Electrifying finish as Gore takes key states in White House dash

Vice-President wins in Florida and Midwest
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The Independent US

The most exciting US presidential election for decades was on a knife-edge last night, with the Democrat, Al Gore, edging ahead of the Republican, George W Bush, in early returns. In the key battleground states of Florida and Michigan the Vice-President was triumphant, according to exit polls. In contrast, Mr Bush was struggling in states such as Virginia and North Carolina, which he was expected to take.

The most exciting US presidential election for decades was on a knife-edge last night, with the Democrat, Al Gore, edging ahead of the Republican, George W Bush, in early returns. In the key battleground states of Florida and Michigan the Vice-President was triumphant, according to exit polls. In contrast, Mr Bush was struggling in states such as Virginia and North Carolina, which he was expected to take.

Nationally, turn-out was unexpectedly high. But in the marginal Midwestern state of Missouri, so many people wanted to vote in the city of St Louis that polling stations were kept open late.

For Mr Gore, the unexpectedly good news was that Georgia, which had been confidently forecast for Mr Bush, was too close for the exit polls to call, suggesting a high black - and so Democratic - turn-out. Exit polls from the main television networks said that Florida's crucial 25 electoral votes and Michigan's 18 votes had gone to Mr Gore. In early-reporting "safe" states, the surprises were few. Elsewhere, interim exit polls leaked before the polls closed showed the two candidates running neck and neck, holding out the prospect of the longest and most expensive US election on record also being one of the closest.

The tightest election of recent decades was Kennedy's victory over Nixon in 1960 - when, as both sides reminded their audiences this time, Kennedy won by an average of just one vote per precinct.

Contests were even at every level, with many of the congressional races that were expected to be close proving to be even closer. One early bright spot for the Democrats was that the first lady, Hillary Clinton, looked set to win the New York Senate seat comfortably.

Elsewhere, however, there was evident concern in the Gore camp. Mid-afternoon, the party dispatched its two most fiery campaigners to two close-running states to get out the Gore vote. Senator Edward Kennedy from Massachusetts rushed north to New Hampshire, while the civil rights campaigner Jesse Jackson flew to Pennsylvania, which Mr Gore hoped he had clinched last weekend.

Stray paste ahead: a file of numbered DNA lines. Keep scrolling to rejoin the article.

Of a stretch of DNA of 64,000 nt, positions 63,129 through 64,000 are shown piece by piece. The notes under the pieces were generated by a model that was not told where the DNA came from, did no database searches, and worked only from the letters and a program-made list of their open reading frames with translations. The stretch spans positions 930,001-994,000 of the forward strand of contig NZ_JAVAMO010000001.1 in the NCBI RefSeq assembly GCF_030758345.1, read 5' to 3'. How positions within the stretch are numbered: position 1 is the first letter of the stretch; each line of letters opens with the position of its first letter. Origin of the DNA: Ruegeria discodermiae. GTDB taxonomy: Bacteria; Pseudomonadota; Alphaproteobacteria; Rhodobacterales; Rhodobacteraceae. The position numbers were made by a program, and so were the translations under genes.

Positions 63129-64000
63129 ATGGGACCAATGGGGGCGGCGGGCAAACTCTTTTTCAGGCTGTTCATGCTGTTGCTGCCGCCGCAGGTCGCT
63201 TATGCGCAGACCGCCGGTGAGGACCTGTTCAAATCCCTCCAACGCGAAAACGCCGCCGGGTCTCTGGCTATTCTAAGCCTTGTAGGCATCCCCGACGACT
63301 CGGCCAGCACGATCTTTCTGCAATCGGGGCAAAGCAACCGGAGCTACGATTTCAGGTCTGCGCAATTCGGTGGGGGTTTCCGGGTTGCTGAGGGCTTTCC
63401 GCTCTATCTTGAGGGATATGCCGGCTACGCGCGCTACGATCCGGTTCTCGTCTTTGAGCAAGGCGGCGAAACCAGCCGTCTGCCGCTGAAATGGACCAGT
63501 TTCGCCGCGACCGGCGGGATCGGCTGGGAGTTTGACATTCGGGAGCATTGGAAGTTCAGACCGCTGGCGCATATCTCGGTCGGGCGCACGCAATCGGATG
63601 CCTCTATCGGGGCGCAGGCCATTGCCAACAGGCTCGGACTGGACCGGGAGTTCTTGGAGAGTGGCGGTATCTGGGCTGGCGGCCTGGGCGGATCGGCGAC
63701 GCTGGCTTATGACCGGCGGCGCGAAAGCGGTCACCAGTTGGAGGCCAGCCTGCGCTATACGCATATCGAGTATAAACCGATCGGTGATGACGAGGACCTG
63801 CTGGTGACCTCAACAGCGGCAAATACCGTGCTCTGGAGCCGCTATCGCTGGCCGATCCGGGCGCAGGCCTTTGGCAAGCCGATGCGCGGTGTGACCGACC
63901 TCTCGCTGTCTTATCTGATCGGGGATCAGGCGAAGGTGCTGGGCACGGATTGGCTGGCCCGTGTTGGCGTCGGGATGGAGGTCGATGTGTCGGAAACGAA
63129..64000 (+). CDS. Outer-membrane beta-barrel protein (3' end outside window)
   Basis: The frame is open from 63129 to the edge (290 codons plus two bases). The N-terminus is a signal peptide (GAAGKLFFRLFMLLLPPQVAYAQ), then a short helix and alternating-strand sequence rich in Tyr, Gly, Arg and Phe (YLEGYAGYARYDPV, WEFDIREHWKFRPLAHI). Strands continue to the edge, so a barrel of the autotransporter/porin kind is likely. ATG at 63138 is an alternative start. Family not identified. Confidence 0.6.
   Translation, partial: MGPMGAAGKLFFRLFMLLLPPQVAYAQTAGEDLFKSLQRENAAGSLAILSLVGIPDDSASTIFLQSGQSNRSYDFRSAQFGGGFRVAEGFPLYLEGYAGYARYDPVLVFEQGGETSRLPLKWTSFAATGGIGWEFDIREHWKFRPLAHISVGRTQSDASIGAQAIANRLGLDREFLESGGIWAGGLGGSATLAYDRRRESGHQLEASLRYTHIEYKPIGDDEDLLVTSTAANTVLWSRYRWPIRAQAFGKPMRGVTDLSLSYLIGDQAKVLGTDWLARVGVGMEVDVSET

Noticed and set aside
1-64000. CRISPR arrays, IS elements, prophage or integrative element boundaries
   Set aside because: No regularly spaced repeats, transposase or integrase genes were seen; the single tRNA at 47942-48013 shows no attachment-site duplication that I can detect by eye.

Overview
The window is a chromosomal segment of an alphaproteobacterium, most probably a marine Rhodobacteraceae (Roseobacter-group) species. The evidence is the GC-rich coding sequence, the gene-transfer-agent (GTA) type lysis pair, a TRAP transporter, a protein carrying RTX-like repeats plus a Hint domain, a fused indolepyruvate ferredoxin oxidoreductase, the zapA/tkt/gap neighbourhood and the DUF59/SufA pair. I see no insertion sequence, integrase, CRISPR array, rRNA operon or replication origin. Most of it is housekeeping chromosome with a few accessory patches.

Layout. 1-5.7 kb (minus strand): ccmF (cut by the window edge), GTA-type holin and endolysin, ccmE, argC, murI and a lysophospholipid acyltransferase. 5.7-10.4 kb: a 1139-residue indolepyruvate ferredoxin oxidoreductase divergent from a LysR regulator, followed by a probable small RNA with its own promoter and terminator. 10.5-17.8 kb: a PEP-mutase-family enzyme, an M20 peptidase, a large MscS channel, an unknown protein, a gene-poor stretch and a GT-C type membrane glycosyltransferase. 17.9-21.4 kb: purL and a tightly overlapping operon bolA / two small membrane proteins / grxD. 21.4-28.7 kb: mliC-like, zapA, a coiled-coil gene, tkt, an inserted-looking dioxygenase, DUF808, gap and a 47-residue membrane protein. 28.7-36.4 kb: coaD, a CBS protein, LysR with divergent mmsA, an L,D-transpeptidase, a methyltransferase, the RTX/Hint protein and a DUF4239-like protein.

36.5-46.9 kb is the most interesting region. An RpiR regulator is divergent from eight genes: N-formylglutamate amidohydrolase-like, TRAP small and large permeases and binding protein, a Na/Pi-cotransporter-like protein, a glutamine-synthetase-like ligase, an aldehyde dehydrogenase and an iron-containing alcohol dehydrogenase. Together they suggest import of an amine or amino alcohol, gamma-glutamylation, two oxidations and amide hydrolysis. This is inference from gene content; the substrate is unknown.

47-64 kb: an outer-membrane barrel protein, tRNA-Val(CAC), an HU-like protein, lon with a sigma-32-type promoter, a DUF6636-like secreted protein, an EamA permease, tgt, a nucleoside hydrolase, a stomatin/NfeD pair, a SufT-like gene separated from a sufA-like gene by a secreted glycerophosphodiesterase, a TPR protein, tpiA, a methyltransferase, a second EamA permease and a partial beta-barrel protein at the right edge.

Earliest indications had shown momentum gathering behind Mr Gore for the first time in weeks. The last two Reuters/MSNBC polls had him edging ahead of Mr Bush, continuing the slight upward trend of the past week. A bigger than expected early turn-out also seemed to favour the Democrats in races where turn-out was judged to be vital.

Flying in to his home state, Tennessee, yesterday morning after a 30-hour, five-state marathon that culminated with a star-studded rally in Miami Beach, the Vice-President looked relaxed as he voted in the small town of Carthage. A Gore staff-member said: "We're all on pins and needles. But we are also confident. We are the ones with momentum." On Sunday Mr Gore had felt optimistic enough to forecast victory seriously for the first time in a chequered and often uncertain campaign.

Mr Bush, who had returned to a hero's homecoming in Texas the previous evening, admitted to a fitful night's sleep and professed himself "excited" as the vote progressed. His uncharacteristically tired demeanour and some tell-tale past-tense phrasing, however, suggested that he was not counting on victory.

The two running mates voted in their home states - Joe Lieberman in Connecticut and Dick Cheney in Wyoming - before flying to join the candidates to await the results.

Remarking nostalgically that this was the first time for 30 years that his name had not been on any ballot, President Bill Clinton accompanied his wife, Hillary, to vote near their house at Chappaqua in New York. Mr Clinton dismissed suggestions that he would become a "lame duck" the moment his successor was elected, quipping: "Some people thought I was a lame duck in '95, so I just keep quacking and I've got another 10 weeks to quack." His successor will be inaugurated on 20 January.

The differences in personal character and policy between the two candidates offered America's voters an especially stark choice this year, between experience and charm, between traditional left and moderate right, and their decision will set the course of the United States into the first decade of the new century.

The outcomes of the other races were as uncertain as that of the contest for the White House. Democrats needed to gain only five seats to take charge of the Senate; only seven seats to regain control of the House of Representatives. And the expected retirement of up to four Supreme Court justices in the next president's term placed the highest court in the land in the scales also.

Even if the early momentum was with Mr Gore, there was no guarantee as the night went on that the Republicans would not spring a surprise. The Bush campaign had been upbeat about its chances in California, and the appeal of the Green candidate, Ralph Nader, was a wild card that left much in play until late in the night.

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